Awareness of Common Nail Gun Accidents May Prevent Your On-the-Job Injury
The introduction of the nail gun transformed the housing construction industry. Reducing the time it takes to shingle a roof or build a frame to a fraction of what it was with a manual hammer, the nail gun quickly became one of the most useful tools on the site. Along with the benefits, however, came serious injuries and even fatalities. In fact, according to the Centers for Disease Control, nail gun accidents result in 37,000 emergency room visits every year.
How Nail Gun Injuries Happen
Despite built-in safety features, such as triggers that fire only when the contact tip is pushed into the wood or other material, accidents still happen. The most common ways these accidents happen are:
- Unintended nail discharge from double fire. Some nail guns can easily double fire and injure a worker who is not prepared for the second nail.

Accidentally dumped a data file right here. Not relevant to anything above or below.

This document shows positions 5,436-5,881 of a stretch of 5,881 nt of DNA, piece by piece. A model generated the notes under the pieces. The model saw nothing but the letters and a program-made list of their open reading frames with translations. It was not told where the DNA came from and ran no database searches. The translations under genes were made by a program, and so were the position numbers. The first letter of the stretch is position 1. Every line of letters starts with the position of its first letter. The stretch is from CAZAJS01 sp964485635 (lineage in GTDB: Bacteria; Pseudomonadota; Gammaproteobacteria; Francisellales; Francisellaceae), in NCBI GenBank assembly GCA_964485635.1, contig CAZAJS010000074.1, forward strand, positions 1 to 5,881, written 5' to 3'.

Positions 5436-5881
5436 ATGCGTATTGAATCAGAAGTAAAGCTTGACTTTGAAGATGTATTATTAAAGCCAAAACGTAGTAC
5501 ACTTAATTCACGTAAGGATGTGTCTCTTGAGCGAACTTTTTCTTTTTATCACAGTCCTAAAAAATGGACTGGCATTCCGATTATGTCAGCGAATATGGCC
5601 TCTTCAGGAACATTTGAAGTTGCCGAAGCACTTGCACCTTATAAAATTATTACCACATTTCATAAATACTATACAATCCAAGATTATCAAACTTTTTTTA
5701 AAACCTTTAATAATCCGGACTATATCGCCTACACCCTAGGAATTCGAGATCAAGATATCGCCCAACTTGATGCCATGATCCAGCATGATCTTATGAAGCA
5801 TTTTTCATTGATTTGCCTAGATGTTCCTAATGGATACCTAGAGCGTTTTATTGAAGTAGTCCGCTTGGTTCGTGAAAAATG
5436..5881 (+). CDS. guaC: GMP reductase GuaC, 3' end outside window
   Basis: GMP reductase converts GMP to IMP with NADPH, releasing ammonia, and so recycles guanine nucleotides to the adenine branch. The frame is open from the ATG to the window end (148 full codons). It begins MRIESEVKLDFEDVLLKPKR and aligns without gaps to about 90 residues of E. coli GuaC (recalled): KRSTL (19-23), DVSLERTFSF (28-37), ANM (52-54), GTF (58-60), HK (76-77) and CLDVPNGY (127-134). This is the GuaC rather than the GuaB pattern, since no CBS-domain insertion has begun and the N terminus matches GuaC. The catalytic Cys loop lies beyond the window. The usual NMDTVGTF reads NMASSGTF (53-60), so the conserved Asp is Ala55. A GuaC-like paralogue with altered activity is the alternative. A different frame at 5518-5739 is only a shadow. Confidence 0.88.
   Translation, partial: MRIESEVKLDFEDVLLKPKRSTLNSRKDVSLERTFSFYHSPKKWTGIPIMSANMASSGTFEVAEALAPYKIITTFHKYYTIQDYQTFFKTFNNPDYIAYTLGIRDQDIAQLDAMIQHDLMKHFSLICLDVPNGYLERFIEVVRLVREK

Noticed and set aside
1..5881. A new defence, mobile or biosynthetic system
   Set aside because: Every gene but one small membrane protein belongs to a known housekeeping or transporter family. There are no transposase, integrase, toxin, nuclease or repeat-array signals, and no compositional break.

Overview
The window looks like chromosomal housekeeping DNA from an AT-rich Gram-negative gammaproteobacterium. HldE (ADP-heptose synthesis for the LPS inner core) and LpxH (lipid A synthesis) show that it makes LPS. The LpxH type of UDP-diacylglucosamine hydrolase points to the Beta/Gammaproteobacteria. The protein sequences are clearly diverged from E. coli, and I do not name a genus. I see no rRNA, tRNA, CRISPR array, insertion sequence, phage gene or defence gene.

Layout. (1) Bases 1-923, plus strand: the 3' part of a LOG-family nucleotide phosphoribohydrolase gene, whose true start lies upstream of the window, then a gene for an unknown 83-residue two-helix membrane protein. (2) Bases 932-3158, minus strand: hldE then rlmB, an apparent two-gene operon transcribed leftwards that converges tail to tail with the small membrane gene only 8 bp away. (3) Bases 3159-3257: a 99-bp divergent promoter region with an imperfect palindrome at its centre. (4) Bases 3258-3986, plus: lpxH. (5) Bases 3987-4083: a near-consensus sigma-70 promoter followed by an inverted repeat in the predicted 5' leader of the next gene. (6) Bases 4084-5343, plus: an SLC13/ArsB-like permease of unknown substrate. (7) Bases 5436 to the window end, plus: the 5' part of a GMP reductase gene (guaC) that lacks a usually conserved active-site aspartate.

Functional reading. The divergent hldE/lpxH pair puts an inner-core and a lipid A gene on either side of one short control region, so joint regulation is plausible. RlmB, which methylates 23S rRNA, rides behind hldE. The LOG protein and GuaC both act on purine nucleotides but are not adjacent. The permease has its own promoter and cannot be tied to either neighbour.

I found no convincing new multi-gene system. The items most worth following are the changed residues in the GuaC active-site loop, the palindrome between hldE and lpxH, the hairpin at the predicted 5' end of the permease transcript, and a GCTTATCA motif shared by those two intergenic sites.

- Unintended nail discharge from knocking the safety contact with the trigger squeezed. If the trigger is squeezed in preparation for making contact with the intended surface and is then knocked accidentally, the gun will fire into whatever is nearby.
- Nail penetration through lumber. Even a properly-placed nail can penetrate through a piece of lumber into a worker’s hand or leg.
- Nail ricochet from striking a hard surface or metal feature. When firing into a hard surface or unknowingly into metal, the nail can ricochet and hit the nail gun operator or bystanders.
- Missing work piece. A poorly aimed nail can miss the intended surface completely and hit the operator or nearby worker.
- Awkward position nailing. Nailing above shoulder height or while on a ladder can place the user’s body or another worker in the line of fire, increasing the chances he or she will be hit by a misplaced nail.
- Bypassing safety mechanisms. Disengaging the safety contact tip is the riskiest use of a nail gun. As contact with a surface is not required to fire the gun, it can easily discharge and hit a worker.
It is vital that nail guns always be used only as designed and that all operators are properly trained in how to use them. If you are injured by a nail gun on a construction site, you may need to file for worker’s compensation. Call the law offices of Steve Lee to see how we can help you get the maximum benefits you are entitled to. Call now at 800-232-3711.